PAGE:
The American Academy of Facial Plastic and Reconstructive Surgery (AAFPRS) recently released the results of its annual member survey.
A top trend, according to the survey, is that more younger patients are seeking aesthetic procedures. In 2015, 64% of member facial plastic surgeons saw an increase in cosmetic surgery or injectable treatments in patients under age 30, according to a media release from the AAFPRS.
In addition, it appears according to the survey that patients may be becoming desensitized to plastic surgery as more celebrities reveal the cosmetic work that they had done. Having a little “work done,” may be becoming less taboo, as the survey reveals that 82% of surveyed surgeons report that celebrities were a major influence on their patients’ decisions to undergo a plastic surgery procedure in 2015.
The top three trends in 2015, according to the survey, were people requesting natural-looking rhinoplasty results (74%), combined surgical and nonsurgical procedures (72%), and eyelid procedures to look less tired (71%). More than half of surgeons also saw a rise in patients asking to get their cheekbones back (56%) and people turning to cosmetic procedures to remain competitive in the workforce (51%), the release explains.
BOTOX® (Allergan), along with Dysport® (Galderma) and Xeomin® (Merz), remains the most popular minimally invasive procedure for both women and men, followed by hyaluronic acid fillers. As for surgical trends, rhinoplasty (nose surgery) leads the way again, followed by blepharoplasty (eyelid surgery) and facelifts, the release continues.
Along with this, explains AAFPRS President Edwin Williams III, in the release, is that the “commoditization of cosmetic procedures, both surgical and especially non-invasive, is increasing due to Groupon® and other daily deal aggregators as well as the prevalence of plastic surgery on TV.”
However, he adds, “When we see things like BOTOX® offered in gyms and salons, or on-demand injectables through new apps, this runs the risk of demedicalizing what truly are medical procedures that should be administered in a controlled environment by a highly trained healthcare professional.”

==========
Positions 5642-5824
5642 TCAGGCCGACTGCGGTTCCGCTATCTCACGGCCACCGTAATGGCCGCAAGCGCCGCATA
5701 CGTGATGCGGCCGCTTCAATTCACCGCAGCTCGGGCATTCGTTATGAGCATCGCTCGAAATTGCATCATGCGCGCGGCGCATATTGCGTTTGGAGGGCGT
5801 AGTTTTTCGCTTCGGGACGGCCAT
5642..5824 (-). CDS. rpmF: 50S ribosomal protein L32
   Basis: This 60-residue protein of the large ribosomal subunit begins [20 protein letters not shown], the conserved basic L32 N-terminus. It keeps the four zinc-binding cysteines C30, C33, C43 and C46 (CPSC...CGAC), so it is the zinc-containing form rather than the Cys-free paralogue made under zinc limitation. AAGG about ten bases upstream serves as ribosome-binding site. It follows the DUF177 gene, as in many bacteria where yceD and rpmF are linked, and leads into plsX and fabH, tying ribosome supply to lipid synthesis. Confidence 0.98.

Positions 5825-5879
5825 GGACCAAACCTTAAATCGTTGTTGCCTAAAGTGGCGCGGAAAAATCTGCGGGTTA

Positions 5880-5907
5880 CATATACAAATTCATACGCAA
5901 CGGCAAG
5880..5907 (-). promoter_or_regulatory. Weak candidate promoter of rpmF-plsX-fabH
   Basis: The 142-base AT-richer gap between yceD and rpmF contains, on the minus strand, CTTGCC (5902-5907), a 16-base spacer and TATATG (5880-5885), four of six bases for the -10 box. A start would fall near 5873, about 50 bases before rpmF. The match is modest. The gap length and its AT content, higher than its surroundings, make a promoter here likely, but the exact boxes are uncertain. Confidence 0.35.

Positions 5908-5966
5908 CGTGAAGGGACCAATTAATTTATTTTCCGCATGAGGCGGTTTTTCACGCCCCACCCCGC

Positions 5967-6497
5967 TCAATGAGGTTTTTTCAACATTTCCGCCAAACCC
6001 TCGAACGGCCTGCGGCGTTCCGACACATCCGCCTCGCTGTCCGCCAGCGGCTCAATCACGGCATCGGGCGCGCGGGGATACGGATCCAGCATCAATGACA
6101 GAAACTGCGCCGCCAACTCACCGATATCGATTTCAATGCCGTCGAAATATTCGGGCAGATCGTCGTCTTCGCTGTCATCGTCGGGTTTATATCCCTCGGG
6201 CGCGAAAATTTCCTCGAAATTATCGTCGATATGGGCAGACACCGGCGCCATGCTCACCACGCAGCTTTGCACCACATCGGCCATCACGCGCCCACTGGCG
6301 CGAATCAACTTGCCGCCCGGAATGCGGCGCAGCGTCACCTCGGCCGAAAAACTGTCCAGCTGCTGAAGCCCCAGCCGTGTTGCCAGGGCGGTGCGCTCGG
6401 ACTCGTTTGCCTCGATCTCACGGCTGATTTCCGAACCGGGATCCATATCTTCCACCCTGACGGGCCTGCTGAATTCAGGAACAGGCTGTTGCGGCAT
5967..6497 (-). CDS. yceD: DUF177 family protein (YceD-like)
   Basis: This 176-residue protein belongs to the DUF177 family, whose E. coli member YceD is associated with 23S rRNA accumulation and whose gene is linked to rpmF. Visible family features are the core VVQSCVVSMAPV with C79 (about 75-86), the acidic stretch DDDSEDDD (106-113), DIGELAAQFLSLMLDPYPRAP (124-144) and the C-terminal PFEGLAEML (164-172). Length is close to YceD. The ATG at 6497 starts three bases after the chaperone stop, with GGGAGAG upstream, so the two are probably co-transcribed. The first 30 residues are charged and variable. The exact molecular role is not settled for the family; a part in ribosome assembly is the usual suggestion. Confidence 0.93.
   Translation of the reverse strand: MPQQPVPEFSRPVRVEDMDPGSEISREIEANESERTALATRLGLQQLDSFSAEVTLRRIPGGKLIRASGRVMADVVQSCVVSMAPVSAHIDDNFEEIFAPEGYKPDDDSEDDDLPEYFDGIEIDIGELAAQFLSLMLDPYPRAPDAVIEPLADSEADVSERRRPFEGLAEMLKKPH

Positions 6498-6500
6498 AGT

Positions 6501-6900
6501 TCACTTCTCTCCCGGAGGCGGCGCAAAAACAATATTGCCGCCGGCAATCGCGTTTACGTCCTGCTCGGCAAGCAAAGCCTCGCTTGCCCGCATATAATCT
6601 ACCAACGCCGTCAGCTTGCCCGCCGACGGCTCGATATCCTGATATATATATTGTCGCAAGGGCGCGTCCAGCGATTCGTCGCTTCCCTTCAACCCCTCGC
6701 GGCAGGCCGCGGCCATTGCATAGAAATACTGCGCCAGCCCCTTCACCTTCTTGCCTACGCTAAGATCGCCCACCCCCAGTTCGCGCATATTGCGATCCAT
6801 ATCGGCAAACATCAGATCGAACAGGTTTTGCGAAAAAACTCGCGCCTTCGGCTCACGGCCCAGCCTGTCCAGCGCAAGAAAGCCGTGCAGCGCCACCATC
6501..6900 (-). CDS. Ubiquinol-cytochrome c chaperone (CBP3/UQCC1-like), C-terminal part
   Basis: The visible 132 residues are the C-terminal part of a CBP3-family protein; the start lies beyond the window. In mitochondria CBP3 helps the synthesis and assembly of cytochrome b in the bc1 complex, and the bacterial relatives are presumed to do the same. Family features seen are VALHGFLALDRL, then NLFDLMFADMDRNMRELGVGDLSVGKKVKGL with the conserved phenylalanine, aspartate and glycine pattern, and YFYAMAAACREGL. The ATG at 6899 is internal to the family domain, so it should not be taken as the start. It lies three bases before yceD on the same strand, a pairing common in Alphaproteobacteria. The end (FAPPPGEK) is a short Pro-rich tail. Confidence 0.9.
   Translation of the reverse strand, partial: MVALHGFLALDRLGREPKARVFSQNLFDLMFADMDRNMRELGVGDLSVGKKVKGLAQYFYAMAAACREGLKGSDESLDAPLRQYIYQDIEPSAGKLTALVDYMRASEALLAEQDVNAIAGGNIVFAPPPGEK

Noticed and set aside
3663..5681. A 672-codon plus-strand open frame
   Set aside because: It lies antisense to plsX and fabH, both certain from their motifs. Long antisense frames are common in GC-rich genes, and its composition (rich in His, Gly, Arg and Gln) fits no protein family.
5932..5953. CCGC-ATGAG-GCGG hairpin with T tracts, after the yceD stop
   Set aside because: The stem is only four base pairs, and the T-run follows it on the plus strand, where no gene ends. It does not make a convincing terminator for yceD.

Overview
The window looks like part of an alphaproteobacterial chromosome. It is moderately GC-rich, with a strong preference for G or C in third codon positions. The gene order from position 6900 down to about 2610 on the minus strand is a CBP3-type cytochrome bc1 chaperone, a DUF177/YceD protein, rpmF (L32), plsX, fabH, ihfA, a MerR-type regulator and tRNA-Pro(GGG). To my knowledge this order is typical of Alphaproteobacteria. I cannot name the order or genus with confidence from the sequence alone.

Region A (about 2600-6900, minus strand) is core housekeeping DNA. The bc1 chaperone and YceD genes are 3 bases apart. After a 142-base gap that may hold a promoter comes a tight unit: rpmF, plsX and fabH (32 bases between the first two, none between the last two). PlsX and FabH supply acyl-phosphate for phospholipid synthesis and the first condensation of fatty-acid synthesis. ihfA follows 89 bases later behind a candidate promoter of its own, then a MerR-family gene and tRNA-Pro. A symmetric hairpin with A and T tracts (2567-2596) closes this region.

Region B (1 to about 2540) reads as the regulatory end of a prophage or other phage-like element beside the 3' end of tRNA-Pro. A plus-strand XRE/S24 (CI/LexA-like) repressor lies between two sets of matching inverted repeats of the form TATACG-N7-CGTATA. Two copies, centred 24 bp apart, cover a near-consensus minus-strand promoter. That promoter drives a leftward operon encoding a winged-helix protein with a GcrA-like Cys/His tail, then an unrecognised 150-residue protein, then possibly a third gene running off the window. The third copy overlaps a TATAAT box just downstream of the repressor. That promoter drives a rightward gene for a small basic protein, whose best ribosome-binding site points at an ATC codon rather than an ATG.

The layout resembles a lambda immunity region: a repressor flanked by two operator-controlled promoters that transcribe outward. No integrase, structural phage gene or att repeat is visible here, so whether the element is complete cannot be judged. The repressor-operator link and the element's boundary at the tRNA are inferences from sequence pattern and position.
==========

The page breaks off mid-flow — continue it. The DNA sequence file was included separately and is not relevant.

Williams notes in the release that each year, the AAFPRS sees a more highly educated consumer that, thanks to the wealth of information available on the Internet from validated sources and knowledgeable media, is now far more savvy about choosing a qualified surgeon.
Not surprisingly, the survey found that the top concern among patients was finding a surgeon whom they could trust, followed by concerns about the costs and visible results. Their least concern was pain and discomfort, and this was maybe due to improved methods of topical anesthesia and more less painful treatment options.
“Due to the improving economy and increased consumer awareness, coupled with a growing comfort level with the safety and predictability of cosmetic treatments, we expect the demand for facial cosmetic procedures to continue to expand,” Williams states in the release.
So what could be the next big thing in cosmetic surgery? Per the survey, according to the release, the biggest trend for the future of plastic surgery is more emphasis on early maintenance starting in the twenties and thirties to avoid larger procedures and delay the need for cosmetic surgery down the road.
“With rapid advancements in nonsurgical and minimally invasive procedures, the face of aging as we know it is changing,” Williams says in the release. “Our patients understand that prevention is key to preserving a youthful look as they age. New developments like Kybella™ (Allergan), CoolSculpting® Mini (Zeltiq), and faster lasers that have significantly less downtime will make aesthetic procedures increasingly accessible for consumers.”
For more information, visit AAFPRS.
[Source(s): American Academy of Facial Plastic and Reconstructive Surgery, PR Newswire]